In El Gamso on the Camino de Santiago, G–, my trekking partner suggested we get up early enough to see the sunrise from the peak at Cruz de Ferro. Walkers are game for most things, but this was a pre-dawn trek of 15 km including a long steep climb. At 4:00 am, we were up and in a few minutes hiking fast and hard down the path, headlamps dimly lighting the way. It was smooth but still there was the occasional stumble. An advantage of the early time was a sky awash with stars, the Milky Way streaming through the middle, punctuated by the occasional meteorite, but we had to ignore the sight most of the time, focusing instead on our feet. There was less than 3 hours time to cover the distance. Before long a crescent moon rose at our backs, partly showing the way. That time of morning brings new sensations. Birds often unheard call out. Different temperature gradients cross the skin. The earth and plants exhale unique odors. Setting a brisk pace, we made the the next town in good time but then had to climb a ridge in mud and flowing water, all as the horizon began to lighten ominously. Soon anticipation gave way to near despair. Pushing on through the just-waking village of Foncebadon, we crested the main ridge, still short of Cruz de Ferre but finding an ideal place to see the morning in. Sunrises happen every day but they are never the same. This day some low clouds ran interference as the orange intensified along the horizon, then a brilliant flash of yellow light turned our retinas purple. Soon the sun’s rays touched all around and, though we had not materially assisted in its rising, we had contributed our mite and received everything in return. It’s a strange feeling to have been up and toiling long and hard only to recognize that a new day has just commenced. We got up, stretched, and made our way to the Cruz de Ferre, an iron cross atop a tall wooden pole surrounded by a huge pile of rocks brought by peregrinos from all over the world. I found a rock by the path and pitched it over my head onto the pile, while G– retrieved the one she had carried from some far away place. Anticipation frames a moment, but the moment always exceeds it.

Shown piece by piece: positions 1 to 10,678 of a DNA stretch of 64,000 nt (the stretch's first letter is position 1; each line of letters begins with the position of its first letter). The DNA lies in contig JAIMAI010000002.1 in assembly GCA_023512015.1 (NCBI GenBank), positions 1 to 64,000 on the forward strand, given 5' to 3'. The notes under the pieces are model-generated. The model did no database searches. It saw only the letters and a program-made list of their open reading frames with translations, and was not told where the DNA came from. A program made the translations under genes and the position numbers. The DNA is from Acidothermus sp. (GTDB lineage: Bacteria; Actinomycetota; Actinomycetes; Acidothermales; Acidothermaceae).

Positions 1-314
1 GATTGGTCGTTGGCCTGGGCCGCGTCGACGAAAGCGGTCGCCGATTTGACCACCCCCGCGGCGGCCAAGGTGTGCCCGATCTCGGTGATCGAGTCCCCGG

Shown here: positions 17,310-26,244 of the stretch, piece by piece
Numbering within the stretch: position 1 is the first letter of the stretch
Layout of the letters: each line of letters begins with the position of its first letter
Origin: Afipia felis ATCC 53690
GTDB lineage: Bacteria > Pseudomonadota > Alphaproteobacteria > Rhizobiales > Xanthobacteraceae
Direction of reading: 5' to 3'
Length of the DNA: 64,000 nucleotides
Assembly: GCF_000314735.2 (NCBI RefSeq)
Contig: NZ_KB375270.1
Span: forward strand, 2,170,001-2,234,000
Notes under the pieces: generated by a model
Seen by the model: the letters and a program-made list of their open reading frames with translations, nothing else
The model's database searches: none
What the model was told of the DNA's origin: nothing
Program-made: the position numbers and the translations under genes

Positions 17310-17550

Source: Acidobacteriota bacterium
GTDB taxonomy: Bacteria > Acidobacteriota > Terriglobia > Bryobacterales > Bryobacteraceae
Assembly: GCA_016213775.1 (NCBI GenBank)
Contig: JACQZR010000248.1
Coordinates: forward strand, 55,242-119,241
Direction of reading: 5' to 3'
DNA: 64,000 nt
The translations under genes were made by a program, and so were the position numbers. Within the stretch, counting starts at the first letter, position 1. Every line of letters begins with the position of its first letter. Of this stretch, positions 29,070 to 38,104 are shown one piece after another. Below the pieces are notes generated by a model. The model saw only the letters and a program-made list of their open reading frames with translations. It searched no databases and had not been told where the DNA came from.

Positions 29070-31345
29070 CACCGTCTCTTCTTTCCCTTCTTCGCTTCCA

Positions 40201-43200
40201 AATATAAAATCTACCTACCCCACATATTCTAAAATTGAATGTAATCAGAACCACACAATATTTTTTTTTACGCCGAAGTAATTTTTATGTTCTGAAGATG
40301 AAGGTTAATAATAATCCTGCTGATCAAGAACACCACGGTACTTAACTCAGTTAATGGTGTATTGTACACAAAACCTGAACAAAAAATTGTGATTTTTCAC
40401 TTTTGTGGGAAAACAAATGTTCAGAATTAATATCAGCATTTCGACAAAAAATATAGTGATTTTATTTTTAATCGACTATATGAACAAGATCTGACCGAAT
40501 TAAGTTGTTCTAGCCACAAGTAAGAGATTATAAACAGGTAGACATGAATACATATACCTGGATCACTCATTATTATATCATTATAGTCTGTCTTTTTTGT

That morning while watching the sunrise, I could not help but recall Hölderlin’s hymn, “The Ister,” and Heidegger’s commentary in a book of the same name. I kept repeating the opening lines:

Now come, fire!
Eager are we
To see the day.

Command, presence, inevitability, anticipation, anxiety. Sunrise is but one in 24 hours of moments, but it is a singularity, an edge, a precise point. It predates industrial time and is measured not in seconds or minutes but in duration–a taunt, stretched now that extends from the first bit of pure light to the emergence of the sun as full body. Heidegger, ever the interrogator, questions Hölderlin’s opening line: “Yet if “the fire” comes of its own accord, then why is it called? The call does not effect the coming.” He is pursuing a broader philosophical point, but his questioning uncovers the walker’s dilemma, one phrased by Thoreau differently but essentially asking the same thing: what calls for presence at a sunrise? Eager to see the day, we pause watching colors, the false dawn, then the moment of pure light. Our eagerness calls on the sun to come, but it was the sun all along that brought us to this ridge. Presence at sunrise questions Being in ways few other quotidian actions can. The most temporal of events calls the caller out of measured time into dureé. It is time as a thread stretched to absolute thinness. Clocks do not tick at sunrise; time expands, filling the horizon.